“Enthusiasm Gap” Closing

Poll numbers come and poll numbers go. McCain/Palin are now enjoying an expected convention bounce which has put them, depending on which poll you consult, anywhere from 2 points to 10 points ahead.

But that’s going to change as we continue to move toward the election. That means it’s a little early to put too much significance in those numbers at this point. If McCain/Palin show the ability to sustain those numbers, well then that’s a horse of a different color.

Rather than the numbers about who is ahead at this time, the numbers which interest me most have to do with what I consider the more fundamental problem that the Republicans face.


While John McCain has a compelling biography of sacrifice while in the military, ideologically he has not generated much enthusiasm for his candidacy. The Democrats, on the other hand, have been very enthusiastic about their pick.

Enter the game changer: the nomination of Gov. Sarah Palin of Alaska. Suddenly the right is paying attention, and if the latest Gallup numbers are true, they’ve found a reason to be enthusiatic about their ticket:

The convention and/or McCain’s selection of Sarah Palin as his vice presidential running mate not only had the effect of moving the horserace needle in McCain’s direction, but also increased several measures of enthusiasm for the GOP.

There has been a very substantial jump in the percentage of Republicans saying they are more enthusiastic about voting in this election, from 42% a week ago (after the Democratic convention, but before the Republican convention) to 60% today. Democrats still retain a slight lead on this measure, having increased their enthusiasm slightly this last week as well. But the enthusiasm gap, which has been so much a part of the story of the presidential election so far this year, has dwindled from 19 points in the Democrats’ favor a week ago to only seven points today.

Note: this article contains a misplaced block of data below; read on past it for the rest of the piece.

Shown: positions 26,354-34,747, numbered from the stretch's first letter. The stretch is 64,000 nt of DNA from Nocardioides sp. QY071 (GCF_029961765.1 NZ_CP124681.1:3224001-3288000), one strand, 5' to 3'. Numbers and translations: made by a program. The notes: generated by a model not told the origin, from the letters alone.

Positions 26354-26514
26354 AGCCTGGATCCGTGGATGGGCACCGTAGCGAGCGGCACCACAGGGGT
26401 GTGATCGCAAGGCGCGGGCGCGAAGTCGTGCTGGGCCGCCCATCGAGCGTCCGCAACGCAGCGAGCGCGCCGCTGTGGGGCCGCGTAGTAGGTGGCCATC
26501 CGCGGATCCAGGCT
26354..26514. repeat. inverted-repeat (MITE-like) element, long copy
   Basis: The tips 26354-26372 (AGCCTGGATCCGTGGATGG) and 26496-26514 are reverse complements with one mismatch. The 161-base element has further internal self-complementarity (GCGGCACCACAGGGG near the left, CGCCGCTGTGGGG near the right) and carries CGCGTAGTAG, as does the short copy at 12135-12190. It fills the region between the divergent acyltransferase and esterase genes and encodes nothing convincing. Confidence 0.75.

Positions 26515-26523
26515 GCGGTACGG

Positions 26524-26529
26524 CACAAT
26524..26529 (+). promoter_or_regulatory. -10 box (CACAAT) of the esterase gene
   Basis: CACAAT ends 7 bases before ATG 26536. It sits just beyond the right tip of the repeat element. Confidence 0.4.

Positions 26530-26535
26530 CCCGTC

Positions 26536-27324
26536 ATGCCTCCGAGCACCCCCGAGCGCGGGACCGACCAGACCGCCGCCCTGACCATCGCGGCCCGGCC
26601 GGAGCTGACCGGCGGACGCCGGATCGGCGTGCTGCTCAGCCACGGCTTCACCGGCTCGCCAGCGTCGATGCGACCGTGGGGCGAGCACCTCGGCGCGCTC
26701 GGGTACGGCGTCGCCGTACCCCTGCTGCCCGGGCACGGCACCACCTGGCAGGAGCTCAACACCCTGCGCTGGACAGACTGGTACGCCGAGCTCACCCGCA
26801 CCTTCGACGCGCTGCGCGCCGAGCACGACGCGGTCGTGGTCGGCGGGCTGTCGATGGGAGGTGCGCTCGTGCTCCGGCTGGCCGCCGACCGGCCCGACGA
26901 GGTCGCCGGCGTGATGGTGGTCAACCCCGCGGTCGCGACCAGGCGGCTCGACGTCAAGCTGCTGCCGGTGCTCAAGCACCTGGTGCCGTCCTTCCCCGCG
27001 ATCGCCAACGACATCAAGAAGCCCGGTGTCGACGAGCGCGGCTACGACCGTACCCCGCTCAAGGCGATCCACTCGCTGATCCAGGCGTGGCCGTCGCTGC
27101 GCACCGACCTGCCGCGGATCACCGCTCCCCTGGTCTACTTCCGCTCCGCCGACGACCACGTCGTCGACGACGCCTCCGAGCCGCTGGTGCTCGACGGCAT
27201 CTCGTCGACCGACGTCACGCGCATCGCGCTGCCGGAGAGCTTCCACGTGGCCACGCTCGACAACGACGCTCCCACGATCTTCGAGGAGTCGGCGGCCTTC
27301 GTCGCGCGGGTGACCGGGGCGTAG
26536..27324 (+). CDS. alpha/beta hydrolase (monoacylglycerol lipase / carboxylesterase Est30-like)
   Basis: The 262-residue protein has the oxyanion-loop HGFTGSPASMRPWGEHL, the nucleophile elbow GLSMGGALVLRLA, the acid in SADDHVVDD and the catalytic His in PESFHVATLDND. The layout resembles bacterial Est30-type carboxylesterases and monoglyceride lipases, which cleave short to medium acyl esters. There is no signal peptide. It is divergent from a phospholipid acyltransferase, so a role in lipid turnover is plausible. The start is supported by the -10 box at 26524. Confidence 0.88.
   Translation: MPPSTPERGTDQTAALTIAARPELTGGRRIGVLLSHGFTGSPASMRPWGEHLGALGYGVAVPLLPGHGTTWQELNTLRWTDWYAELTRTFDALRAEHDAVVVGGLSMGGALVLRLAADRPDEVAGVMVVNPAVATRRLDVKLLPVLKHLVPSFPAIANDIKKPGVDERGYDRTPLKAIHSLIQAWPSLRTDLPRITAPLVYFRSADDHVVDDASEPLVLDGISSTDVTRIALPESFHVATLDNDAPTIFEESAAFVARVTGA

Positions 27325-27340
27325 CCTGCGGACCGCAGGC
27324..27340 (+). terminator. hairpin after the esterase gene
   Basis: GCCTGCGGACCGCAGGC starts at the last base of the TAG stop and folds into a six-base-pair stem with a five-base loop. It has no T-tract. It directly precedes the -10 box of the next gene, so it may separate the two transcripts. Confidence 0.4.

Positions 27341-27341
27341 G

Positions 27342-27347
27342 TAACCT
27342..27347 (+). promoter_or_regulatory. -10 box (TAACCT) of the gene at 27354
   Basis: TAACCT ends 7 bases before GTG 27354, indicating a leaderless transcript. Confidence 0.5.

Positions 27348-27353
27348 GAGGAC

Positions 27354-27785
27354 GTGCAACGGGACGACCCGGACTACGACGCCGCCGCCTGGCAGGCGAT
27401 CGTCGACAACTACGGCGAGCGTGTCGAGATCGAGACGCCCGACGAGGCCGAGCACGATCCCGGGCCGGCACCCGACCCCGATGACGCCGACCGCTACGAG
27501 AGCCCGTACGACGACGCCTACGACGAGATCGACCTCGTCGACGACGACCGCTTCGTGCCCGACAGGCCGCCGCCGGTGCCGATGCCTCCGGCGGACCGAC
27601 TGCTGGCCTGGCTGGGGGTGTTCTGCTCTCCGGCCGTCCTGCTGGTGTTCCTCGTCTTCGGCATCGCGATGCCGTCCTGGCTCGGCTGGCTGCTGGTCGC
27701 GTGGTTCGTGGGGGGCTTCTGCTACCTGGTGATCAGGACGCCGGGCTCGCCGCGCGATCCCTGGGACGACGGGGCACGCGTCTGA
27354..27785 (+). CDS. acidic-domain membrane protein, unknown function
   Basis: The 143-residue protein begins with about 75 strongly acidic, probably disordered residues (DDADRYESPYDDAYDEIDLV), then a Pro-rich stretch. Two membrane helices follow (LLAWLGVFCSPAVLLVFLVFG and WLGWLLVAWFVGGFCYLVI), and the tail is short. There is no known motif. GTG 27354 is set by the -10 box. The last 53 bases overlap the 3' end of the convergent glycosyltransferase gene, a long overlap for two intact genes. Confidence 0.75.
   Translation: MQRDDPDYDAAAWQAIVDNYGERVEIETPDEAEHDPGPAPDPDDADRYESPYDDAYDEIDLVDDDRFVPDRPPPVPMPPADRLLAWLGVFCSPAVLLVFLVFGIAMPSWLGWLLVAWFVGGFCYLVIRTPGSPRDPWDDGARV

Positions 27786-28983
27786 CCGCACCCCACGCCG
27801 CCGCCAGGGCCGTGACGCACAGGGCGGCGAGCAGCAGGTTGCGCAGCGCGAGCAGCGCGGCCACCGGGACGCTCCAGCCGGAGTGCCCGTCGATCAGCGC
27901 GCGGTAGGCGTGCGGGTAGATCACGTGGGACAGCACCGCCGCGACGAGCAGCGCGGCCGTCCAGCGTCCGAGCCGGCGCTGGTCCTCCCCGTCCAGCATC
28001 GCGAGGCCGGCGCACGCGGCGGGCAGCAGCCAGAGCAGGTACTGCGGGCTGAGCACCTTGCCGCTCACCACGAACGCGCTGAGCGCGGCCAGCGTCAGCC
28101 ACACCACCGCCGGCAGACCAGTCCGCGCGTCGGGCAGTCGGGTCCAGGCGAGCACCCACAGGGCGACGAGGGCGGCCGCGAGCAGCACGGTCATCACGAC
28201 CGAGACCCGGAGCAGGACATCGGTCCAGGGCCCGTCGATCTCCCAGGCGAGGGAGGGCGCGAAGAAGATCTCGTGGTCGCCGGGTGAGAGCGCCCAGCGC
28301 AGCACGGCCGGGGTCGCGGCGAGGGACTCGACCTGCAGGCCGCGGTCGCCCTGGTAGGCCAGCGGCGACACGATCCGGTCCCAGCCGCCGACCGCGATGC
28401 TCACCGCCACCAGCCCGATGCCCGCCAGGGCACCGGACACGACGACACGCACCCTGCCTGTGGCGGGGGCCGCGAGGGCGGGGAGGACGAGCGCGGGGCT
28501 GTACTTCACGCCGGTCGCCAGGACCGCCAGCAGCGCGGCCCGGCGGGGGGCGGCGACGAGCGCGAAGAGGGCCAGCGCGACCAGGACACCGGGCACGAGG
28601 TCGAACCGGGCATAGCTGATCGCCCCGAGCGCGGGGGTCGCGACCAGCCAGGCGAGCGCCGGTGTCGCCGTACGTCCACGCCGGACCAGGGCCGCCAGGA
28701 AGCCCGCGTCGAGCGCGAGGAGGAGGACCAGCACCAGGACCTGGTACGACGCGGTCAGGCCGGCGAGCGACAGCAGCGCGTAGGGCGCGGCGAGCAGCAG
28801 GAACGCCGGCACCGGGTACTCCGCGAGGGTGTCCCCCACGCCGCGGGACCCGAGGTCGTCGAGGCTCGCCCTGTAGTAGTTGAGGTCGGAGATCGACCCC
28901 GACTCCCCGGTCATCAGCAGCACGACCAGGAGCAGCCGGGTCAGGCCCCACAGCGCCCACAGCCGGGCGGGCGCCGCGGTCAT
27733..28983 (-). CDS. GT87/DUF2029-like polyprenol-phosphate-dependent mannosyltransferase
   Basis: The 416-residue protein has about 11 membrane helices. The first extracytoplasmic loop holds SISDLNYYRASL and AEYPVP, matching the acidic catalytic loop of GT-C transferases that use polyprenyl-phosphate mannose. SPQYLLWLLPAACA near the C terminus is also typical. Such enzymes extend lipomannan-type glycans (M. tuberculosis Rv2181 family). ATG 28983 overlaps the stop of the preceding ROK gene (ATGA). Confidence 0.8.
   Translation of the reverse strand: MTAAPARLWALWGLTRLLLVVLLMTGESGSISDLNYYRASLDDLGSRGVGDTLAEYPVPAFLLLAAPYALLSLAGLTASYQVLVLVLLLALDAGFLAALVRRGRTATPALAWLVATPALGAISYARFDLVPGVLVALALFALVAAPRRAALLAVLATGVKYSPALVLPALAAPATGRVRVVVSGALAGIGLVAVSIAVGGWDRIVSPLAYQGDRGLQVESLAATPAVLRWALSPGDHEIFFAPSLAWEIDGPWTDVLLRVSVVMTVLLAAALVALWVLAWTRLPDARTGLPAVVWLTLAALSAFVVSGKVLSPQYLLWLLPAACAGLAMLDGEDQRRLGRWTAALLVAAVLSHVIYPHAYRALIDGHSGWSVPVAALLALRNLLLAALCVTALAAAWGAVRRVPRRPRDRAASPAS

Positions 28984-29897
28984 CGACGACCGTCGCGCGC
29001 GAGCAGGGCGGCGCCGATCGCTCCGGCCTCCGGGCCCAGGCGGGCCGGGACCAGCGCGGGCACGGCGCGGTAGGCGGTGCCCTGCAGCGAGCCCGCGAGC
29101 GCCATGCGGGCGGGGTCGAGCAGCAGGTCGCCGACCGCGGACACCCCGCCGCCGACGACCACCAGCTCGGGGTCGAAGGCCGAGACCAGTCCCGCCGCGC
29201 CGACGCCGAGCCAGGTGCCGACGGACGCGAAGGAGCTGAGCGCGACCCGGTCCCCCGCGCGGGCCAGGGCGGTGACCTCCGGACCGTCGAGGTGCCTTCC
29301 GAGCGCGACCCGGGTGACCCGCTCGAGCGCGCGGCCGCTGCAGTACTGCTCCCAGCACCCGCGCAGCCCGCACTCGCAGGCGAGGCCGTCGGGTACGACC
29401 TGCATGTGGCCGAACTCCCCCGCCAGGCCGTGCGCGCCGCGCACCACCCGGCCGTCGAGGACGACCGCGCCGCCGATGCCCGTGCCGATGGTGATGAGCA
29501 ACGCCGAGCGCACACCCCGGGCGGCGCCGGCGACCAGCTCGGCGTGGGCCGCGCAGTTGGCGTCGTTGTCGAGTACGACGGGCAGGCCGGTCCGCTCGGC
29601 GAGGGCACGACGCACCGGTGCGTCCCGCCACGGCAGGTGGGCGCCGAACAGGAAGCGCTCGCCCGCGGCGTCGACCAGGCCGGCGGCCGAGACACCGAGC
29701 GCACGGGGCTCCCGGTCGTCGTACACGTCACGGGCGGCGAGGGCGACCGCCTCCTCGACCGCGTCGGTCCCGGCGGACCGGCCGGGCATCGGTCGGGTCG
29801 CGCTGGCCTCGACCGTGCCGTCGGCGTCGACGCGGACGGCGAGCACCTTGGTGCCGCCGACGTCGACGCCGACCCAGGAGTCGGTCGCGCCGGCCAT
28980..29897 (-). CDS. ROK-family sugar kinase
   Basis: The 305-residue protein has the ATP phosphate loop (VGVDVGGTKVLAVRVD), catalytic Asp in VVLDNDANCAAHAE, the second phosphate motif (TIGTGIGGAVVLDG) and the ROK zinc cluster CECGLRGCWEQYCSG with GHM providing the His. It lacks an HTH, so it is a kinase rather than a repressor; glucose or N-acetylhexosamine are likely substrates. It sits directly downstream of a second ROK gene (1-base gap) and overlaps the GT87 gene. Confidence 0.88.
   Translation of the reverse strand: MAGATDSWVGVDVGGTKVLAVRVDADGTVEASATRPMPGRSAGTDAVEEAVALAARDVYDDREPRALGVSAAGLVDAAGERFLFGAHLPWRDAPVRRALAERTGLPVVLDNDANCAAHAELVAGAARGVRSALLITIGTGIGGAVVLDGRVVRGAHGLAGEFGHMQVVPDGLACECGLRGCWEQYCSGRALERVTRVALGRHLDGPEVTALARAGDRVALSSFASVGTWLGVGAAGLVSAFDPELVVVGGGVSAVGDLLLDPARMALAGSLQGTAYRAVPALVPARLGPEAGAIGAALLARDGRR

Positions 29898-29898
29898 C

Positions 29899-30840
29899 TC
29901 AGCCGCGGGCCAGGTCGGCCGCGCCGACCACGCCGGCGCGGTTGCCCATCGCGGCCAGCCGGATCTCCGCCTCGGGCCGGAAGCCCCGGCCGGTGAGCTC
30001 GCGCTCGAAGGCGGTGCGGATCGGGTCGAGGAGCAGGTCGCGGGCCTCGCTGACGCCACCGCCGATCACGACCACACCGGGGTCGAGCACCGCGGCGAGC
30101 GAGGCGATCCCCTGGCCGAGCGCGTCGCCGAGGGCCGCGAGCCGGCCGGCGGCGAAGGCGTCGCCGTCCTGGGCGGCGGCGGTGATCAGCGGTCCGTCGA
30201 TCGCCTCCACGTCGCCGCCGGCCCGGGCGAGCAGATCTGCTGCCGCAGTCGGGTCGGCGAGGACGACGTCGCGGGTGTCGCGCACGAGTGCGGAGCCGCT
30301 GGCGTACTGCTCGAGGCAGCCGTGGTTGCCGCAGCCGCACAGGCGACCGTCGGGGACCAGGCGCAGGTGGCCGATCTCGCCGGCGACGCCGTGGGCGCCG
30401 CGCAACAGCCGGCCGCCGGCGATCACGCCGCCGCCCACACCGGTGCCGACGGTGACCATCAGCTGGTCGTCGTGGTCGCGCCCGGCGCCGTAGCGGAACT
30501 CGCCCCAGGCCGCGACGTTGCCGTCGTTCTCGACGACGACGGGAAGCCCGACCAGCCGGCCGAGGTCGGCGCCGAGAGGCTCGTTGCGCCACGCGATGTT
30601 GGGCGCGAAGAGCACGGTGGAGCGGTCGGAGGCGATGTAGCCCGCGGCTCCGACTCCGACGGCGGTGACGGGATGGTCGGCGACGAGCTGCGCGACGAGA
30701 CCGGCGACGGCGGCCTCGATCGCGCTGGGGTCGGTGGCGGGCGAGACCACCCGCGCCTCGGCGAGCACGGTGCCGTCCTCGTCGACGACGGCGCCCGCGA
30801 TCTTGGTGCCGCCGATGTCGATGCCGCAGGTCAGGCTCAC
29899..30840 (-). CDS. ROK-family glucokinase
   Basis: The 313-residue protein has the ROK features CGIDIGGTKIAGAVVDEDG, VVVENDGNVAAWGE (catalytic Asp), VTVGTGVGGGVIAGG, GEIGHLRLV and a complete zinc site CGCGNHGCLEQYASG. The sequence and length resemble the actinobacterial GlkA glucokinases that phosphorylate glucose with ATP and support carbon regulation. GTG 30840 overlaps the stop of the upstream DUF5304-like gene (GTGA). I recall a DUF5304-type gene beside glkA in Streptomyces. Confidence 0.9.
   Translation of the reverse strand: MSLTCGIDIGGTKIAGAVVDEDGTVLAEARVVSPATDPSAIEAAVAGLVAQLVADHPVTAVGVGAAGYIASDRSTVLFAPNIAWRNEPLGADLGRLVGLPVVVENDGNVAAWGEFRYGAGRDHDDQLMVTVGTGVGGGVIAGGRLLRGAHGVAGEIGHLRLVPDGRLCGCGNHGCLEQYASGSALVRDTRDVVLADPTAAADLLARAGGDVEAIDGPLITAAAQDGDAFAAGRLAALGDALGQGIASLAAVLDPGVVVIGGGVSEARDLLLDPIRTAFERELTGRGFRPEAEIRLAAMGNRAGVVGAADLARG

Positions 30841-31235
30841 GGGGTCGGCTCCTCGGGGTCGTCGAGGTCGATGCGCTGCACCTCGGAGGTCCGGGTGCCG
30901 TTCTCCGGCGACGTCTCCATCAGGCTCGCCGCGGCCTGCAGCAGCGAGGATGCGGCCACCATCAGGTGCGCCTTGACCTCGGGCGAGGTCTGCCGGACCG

Now that’s significant, much more significant than the present poll numbers. Enthusiasm is infectious. It also means other things that are vital to a campaign. Contributions. Volunteers. GOTV efforts. Grassroots organizing and campaigning. Things that have led to Republican victories in the past.

So while the poll numbers have to cause a little concern among the Democrats, they know these will change as the campaign goes on. But the numbers showing the closing of the enthusiasm gap have to be much more worrying to the Dems than the other numbers. A enthused and motivated political opponent is a much tougher one to win against vs. an opponent who is, for all intents and purposes, just going through the motions.

I think Republicans have stolen a step on the Dems. And I think they’re in the middle of stealing the “change” theme from them as well. There is building enthusiasm among not only the base, but independents as well. And women, much to the Dems chagrin, are taking a second look as well.

Palin will be doing a series of interviews in the very near future that I think are going to be key to further closing this gap. It is very important that she do well (and I think she will). Like it or not, she is the impetus behind this rise in the polls and closing of the enthusiasm gap. That’s a lot of pressure to put on someone new to the national scene. If she again rises to the occasion, she may steal all the remaining air from the Obama/Biden ticket.

I hate to use the term, but she’s the new rockstar in town. And there is nothing worse – when a new rockstar shows up – than being the old rockstar.

[Crossposted at QandO]

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